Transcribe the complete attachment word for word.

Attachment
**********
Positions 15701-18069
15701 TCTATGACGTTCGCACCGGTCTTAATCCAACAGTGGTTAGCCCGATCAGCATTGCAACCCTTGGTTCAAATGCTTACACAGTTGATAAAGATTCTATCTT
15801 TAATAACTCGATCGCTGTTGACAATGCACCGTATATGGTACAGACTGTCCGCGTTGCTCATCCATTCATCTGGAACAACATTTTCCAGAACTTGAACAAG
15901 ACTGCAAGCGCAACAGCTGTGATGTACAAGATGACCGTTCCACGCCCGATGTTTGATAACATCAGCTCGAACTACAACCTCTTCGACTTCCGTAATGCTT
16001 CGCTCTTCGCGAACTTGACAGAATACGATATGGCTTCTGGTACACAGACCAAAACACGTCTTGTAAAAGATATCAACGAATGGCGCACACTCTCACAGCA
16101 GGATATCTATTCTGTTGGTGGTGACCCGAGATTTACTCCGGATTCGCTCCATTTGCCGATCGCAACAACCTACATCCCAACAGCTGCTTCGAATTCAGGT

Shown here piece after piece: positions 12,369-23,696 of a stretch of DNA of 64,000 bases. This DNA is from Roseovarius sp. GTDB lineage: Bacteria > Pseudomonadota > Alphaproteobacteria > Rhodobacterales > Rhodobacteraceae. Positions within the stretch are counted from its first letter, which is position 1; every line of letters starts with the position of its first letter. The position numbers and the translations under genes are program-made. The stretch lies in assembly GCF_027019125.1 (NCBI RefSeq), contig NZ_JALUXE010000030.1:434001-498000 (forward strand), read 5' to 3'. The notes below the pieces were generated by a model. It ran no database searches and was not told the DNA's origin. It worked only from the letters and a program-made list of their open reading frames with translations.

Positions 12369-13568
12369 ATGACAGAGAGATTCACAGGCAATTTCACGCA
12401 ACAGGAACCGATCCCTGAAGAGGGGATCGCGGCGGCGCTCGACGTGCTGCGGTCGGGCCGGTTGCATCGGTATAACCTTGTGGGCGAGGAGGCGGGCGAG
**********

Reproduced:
Positions 15701-18069
15701 TCTATGACGTTCGCACCGGTCTTAATCCAACAGTGGTTAGCCCGATCAGCATTGCAACCCTTGGTTCAAATGCTTACACAGTTGATAAAGATTCTATCTT
15801 TAATAACTCGATCGCTGTTGACAATGCACCGTATATGGTACAGACTGTCCGCGTTGCTCATCCATTCATCTGGAACAACATTTTCCAGAACTTGAACAAG
15901 ACTGCAAGCGCAACAGCTGTGATGTACAAGATGACCGTTCCACGCCCGATGTTTGATAACATCAGCTCGAACTACAACCTCTTCGACTTCCGTAATGCTT
16001 CGCTCTTCGCGAACTTGACAGAATACGATATGGCTTCTGGTACACAGACCAAAACACGTCTTGTAAAAGATATCAACGAATGGCGCACACTCTCACAGCA
16101 GGATATCTATTCTGTTGGTGGTGACCCGAGATTTACTCCGGATTCGCTCCATTTGCCGATCGCAACAACCTACATCCCAACAGCTGCTTCGAATTCAGGT

Shown here piece after piece: positions 12,369-23,696 of a stretch of DNA of 64,000 bases. This DNA is from Roseovarius sp. GTDB lineage: Bacteria > Pseudomonadota > Alphaproteobacteria > Rhodobacterales > Rhodobacteraceae. Positions within the stretch are counted from its first letter, which is position 1; every line of letters starts with the position of its first letter. The position numbers and the translations under genes are program-made. The stretch lies in assembly GCF_027019125.1 (NCBI RefSeq), contig NZ_JALUXE010000030.1:434001-498000 (forward strand), read 5' to 3'. The notes below the pieces were generated by a model. It ran no database searches and was not told the DNA's origin. It worked only from the letters and a program-made list of their open reading frames with translations.

Positions 12369-13568
12369 ATGACAGAGAGATTCACAGGCAATTTCACGCA
12401 ACAGGAACCGATCCCTGAAGAGGGGATCGCGGCGGCGCTCGACGTGCTGCGGTCGGGCCGGTTGCATCGGTATAACCTTGTGGGCGAGGAGGCGGGCGAG